What are antioxidants?
Antioxidants include vitamins, trace elements and micro-nutrients found naturally in our diet. They are also synthesized by our body.
They are mainly known for their ability to fight free radicals. In a previous post, we explained what free radicals are and what they do. They are inevitable and necessary in some ways, but become problematic when there are too many in our body. In particular, external factors such as pollution, tobacco or the sun's UV rays contribute greatly to an excess of free radicals. This can then lead to premature aging, and the development of certain diseases.
Antioxidants are crucial to keep free radicals under control and help maintain good health.
Where can we find them?
There are two ways our body can obtain antioxidants: by manufacturing its own or through diet.
Examples of antioxidants that our body produces:
Glutathione, many enzymes, uric acid, melatonin, alpha lipoic acid, coenzyme Q10, and more.
As we age, our body's natural ability to produce antioxidants can decline. This is why it is important to maintain a good balanced diet, rich in antioxidants.
Antioxidants are present in many foods that we consume daily, mainly in plants. Therefore a diet that includes lots of fresh fruits, and vegetables (preferably cooked at low temperature), is beneficial to our overall health.
Here are the different categories and where to find them:
Vitamines A, E, C
A, found in liver, tuna, butter, cheeses, eggs and dairy
E, found in vegetable oils, almonds, walnuts, hazelnuts, broccoli, spinach, avocado, asparagus, shrimps and crab
C, abundant in citruses (lemon, orange, lime, grapefruit), blackcurrant, strawberries, melon, parsley, kiwi, bell peppers and broccoli
Beta-carotene found in carrots, apricots, bell peppers, and orange. Spinach and parsley are also a good source.
Lycopenes give their red color to tomatoes. They are also present in papaya, apricots, guava and melon
Lutein and zeaxanthin, are found in a lot of orange fruits. They are also in broccoli, spinach, green cabbage, corn, red pepper, green peas, persimmon, turnip, lettuce, and zucchini
Phenolic acids, found in coffee and fruits
Flavonoids, found in dark chocolate, vegetables (such as leak, endive, parsley, cabbage, lettuce), fruits (orange, cherry, blackcurrant, blackberry, blueberries), grape seed oil, tea, red wine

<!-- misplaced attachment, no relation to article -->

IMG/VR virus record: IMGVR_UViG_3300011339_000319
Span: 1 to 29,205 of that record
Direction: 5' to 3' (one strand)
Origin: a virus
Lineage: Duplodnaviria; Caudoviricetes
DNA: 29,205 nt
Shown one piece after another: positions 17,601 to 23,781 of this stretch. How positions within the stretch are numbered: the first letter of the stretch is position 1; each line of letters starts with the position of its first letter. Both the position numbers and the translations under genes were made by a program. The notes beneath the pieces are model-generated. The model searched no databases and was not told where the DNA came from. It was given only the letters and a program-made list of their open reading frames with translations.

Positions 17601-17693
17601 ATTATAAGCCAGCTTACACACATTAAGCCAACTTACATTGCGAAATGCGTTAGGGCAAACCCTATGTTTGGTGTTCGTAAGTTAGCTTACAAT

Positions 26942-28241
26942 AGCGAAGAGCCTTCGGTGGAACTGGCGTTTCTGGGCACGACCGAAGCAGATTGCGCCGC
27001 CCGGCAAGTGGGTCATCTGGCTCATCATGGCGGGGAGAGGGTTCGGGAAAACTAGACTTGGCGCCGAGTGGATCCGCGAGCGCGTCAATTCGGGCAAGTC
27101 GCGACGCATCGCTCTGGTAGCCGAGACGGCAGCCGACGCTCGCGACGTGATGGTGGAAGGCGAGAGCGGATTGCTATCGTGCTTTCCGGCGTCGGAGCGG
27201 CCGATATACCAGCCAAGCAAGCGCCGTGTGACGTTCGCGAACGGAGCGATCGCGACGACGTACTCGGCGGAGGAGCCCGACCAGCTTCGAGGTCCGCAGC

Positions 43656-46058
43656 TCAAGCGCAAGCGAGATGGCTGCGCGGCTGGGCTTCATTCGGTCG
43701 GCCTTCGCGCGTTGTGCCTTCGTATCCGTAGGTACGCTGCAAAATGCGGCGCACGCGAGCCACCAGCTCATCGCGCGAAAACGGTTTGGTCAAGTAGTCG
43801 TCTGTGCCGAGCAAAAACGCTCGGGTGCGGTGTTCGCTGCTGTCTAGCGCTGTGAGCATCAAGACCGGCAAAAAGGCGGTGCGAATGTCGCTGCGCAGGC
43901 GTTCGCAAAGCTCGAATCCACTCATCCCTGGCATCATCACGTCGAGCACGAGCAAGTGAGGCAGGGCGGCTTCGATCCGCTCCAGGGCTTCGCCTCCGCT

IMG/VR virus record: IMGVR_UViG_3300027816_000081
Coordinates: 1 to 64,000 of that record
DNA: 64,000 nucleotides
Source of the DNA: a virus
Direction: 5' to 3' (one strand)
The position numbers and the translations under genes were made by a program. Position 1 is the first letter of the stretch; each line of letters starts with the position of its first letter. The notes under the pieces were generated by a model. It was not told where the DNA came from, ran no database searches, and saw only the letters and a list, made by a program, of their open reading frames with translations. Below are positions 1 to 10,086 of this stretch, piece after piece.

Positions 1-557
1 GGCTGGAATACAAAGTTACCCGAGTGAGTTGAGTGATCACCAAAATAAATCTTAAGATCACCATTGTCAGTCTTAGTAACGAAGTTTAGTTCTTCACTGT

Tanins, found in lentils, tea, grapes, and of course red wine
Selenium is in fish, eggs, meat
Zinc is in seafood, meat, wholemeal bread, legumes, nuts and seeds
What do they do?
When the body's production of free radicals is greater than its self-defense capacity, the body is under oxidative stress. This causes damage to the cells and contributes to premature aging and the development of certain diseases such as cancer, diabetes, cardiovascular diseases and neuro-degenerative diseases.
Fortunately antioxidants have the ability to turn free radicals into harmless molecules.
They have an extra electron they can donate to free radicals that are lacking one. By giving them their extra electron, they neutralize them before they can oxidize other cell parts. Once the electrons of the free radical are paired, it becomes stable and non-toxic to cells. This is how antioxidants are able to keep free radicals under control, therefore limiting the damage of oxidation in our bodies.
Antioxidants restore a balance with free radicals but do not completely eliminate them. As a matter of fact, too few oxidation reactions and too few free radicals are not beneficial to our health. like most things in life, it is a matter of balance and moderation. You can read more about this in our previous post "Understanding Free Radicals".
Benefits of Antioxidants
We saw earlier that they help protect our body against free radicals and thus, many diseases.
They can help:
- Maintain healthy cholesterol levels. They also prevent the oxidation of fats that can be harmful to the blood vessels.
- Protect the eyes: all antioxidant molecules contribute to healthy eyes and vision. The most important are carotenoids, especially lutein, zeaxanthin and meso-zeaxanthin (all present in VISTASAFFRON in the right dosages and proportion)
- Counter the effects of pollution: in the air we breathe there can be a lot of harmful free radicals such as nitrogen dioxide and ozone. These can lead to breathing problems. Some antioxidants such as vitamin E and beta-carotene can help our body fight against them.
- Delay aging: Free radicals are known to speed up skin aging. They do so by attacking the cell membranes. As a result, the skin deteriorates prematurely. But, again, antioxidants can help limit the damage, especially those found in green leafy vegetables (broccoli, cabbage, spinach), or in dark fruits (plums, raspberries, currants ...).
So you can see how important antioxidants are. This is why we packed our VISTASAFFRON formula with a lot of powerful antioxidant active ingredients.
To learn more about free radicals, read our previous post "Understand Free Radicals"